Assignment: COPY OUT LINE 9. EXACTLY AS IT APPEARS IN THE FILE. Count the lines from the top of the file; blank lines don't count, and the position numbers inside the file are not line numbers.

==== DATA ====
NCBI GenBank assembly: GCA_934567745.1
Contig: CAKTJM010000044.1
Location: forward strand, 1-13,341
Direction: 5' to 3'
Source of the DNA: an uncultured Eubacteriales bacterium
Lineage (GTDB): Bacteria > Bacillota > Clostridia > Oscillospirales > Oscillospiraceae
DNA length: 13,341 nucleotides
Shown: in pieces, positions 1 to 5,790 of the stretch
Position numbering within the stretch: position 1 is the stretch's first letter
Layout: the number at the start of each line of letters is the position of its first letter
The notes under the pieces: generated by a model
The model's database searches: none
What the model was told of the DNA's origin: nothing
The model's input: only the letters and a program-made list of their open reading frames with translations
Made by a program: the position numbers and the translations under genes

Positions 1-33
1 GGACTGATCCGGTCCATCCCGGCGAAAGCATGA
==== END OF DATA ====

Position numbering within the stretch: position 1 is the stretch's first letter